In other words, it was evolution versus creation, a debate that's surfaced in various forms since Darwin. Last week's manifestation, however, was a peculiar blend of old and new, with both parties emphasizing the importance of science for contemporary technological innovation, but Ham representing a rather old-school form of creationism — one according to which God created the world in six literal days some 6,000 years ago. (Even televangelist Pat Robertson balked, calling Ham's view "nonsense.")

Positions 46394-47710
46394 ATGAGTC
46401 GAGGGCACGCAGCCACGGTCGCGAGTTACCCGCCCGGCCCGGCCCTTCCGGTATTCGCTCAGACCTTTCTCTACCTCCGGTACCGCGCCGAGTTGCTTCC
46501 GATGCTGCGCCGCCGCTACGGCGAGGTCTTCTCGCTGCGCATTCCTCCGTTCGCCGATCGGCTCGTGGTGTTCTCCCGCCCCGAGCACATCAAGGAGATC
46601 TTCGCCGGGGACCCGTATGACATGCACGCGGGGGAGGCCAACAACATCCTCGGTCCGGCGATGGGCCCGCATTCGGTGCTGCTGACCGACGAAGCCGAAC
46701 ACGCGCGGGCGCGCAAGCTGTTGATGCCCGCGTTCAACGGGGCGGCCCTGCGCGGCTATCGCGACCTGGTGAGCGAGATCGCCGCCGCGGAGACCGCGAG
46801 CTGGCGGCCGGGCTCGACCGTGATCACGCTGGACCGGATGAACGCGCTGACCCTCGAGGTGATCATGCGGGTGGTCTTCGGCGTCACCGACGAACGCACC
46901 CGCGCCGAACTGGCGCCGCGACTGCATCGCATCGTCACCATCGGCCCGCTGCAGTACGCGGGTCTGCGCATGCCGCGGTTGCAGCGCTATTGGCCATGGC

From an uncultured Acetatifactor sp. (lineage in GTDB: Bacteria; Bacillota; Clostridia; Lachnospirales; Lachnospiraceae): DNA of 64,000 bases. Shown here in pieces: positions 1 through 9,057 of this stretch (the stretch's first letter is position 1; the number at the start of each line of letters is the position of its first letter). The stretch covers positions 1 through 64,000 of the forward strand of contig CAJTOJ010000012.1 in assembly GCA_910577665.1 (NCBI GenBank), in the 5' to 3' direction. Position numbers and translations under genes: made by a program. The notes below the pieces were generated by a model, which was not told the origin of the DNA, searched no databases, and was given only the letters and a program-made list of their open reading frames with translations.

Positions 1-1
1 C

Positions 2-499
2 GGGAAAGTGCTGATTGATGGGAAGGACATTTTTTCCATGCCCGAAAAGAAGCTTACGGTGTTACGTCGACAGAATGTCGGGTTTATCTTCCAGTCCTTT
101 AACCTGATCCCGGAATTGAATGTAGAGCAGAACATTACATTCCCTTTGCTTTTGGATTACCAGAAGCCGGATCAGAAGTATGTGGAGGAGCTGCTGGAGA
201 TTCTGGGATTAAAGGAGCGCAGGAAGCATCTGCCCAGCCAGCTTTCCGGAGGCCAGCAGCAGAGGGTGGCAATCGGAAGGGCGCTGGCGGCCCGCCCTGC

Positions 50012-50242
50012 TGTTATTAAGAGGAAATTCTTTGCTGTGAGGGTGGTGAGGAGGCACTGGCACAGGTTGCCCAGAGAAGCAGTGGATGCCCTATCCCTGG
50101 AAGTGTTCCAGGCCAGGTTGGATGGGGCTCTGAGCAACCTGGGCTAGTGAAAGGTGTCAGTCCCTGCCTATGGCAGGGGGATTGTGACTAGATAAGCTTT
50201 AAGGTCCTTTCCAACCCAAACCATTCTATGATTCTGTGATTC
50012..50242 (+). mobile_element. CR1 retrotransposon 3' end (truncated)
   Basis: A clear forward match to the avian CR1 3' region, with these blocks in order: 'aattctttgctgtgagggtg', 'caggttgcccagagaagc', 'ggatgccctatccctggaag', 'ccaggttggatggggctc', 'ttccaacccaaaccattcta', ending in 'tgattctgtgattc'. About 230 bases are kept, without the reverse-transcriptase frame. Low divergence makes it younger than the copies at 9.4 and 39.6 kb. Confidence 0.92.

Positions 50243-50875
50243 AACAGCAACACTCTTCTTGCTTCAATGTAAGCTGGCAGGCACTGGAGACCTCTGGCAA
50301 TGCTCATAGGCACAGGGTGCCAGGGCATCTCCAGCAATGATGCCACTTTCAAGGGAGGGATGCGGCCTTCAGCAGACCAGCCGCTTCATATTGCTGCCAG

The debate has provoked a variety of responses. While the overwhelming majority of those polled think it was a clear victory for Nye, others have questioned the wisdom of his consentingto such a debate in the first place. The National Center for Science Education's Ann Reid and Glenn Branch, for example, warn against formal oral debates "if the goal is to improve the public's understanding of evolution and the nature of science."
When it comes to the evidence for evolution, I don't have much to say. To quote Chris Mooney, "the case for evolution is a slam dunk." But the debate did reveal some surprising assumptions about the nature of science — on Ham's part — that have received less attention in debate postmortems, and that are worth some careful scrutiny.